Revolutionizing Civilian Remote Sensing: The Launch of Landsat 1

Forty years ago today — July 23, 1972 — the Earth Resources Technology Satellite (ERTS) 1 launched from Vandenberg AFB atop a Delta rocket.

Renamed Landsat 1, the satellite was the first to demonstrate global remote sensing for “agricultural and forestry resources, geology and mineral resources, hydrology and water resources, geography, cartography, environmental pollution, oceanography and marine resources, and meteorological phenomena.”


(Landsat images of Mount St Helens. NASA image.)

According to this Landsat page, the choice of wavelengths for Landsat’s multispectral scanner (MSS) “was primarily based on forestry and geologic applications that had traditionally used Color IR photography.” At the time, multispectral imaging was “secondary and highly experimental,” according to this page, but scientists soon recognized the utility of the multispectral data.

The spacecraft operated until January 1978, five years longer than expected.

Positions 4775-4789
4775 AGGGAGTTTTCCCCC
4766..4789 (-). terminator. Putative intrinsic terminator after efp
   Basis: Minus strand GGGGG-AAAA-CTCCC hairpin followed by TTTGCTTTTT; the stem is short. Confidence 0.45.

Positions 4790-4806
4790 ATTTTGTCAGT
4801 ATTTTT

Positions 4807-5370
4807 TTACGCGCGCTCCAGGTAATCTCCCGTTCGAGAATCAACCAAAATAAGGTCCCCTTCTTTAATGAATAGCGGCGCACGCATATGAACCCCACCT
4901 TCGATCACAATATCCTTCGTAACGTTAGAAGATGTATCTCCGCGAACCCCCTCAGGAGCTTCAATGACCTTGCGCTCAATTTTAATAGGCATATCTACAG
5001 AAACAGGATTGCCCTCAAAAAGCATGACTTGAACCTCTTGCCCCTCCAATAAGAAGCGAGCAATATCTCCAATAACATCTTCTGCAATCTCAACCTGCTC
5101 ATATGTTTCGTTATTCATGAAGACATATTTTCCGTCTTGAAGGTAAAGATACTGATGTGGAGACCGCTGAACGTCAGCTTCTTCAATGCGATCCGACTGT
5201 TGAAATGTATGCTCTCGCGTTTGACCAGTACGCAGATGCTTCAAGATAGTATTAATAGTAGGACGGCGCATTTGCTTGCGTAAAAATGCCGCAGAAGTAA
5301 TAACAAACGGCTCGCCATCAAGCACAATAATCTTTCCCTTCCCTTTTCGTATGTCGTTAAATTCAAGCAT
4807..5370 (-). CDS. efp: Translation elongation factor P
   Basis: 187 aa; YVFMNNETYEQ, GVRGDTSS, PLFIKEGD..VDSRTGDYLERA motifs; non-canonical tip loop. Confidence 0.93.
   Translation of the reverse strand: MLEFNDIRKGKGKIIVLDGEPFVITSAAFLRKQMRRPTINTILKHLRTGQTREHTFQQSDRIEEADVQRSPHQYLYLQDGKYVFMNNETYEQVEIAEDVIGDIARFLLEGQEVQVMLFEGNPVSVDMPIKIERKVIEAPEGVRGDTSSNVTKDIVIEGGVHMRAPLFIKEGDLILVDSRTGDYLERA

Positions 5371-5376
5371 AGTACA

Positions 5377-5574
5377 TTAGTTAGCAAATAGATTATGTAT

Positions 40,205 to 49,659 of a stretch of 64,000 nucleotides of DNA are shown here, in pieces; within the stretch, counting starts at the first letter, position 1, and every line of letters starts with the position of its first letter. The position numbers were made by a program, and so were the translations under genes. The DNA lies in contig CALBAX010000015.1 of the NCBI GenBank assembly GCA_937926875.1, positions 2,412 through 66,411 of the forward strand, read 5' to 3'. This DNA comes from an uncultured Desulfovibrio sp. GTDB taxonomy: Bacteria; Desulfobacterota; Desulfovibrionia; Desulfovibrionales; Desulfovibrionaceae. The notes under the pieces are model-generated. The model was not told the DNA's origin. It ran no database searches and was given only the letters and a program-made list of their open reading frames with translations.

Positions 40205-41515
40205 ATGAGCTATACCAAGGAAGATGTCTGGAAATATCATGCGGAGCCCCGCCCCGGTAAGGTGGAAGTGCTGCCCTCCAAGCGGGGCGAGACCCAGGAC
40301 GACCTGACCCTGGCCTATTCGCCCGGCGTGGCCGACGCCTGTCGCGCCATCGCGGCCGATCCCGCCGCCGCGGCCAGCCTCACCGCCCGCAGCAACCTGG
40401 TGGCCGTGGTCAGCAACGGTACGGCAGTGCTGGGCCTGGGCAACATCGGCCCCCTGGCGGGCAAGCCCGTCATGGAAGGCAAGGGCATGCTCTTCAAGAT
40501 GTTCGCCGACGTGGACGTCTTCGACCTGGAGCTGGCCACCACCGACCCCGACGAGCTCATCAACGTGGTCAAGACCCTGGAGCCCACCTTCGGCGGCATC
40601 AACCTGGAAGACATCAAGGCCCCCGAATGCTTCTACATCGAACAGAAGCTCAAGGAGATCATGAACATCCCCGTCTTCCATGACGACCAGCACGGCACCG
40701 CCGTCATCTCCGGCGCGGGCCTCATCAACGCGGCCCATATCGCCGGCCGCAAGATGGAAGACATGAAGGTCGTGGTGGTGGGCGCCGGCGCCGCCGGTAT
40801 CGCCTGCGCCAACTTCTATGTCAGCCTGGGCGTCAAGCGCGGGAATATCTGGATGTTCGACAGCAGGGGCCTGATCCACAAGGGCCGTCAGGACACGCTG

Facebooktwittergoogle_pluspinterestlinkedinmailby feather

A New Generation of Environmental Monitoring Capabilities

Thirty years ago today — July 16, 1982 — Landsat 4 launched atop a Delta rocket out of Vandenberg AFB.


(Landsat 4. NASA image.)

Though it was the fourth in the Landsat series of spacecraft, Landsat 4 “was a major step forward in global remote-sensing applications.” According to this NASA page,

In addition to the Multispectral Scanner System (MSS) instrument, Landsat 4 (and Landsat 5) carried a sensor with improved spectral and spatial resolution, i.e., the new satellites could see a wider (and more scientifically-tailored) portion of the electromagnetic spectrum and could see the ground in greater detail. This new instrument was known as the Thematic Mapper (TM).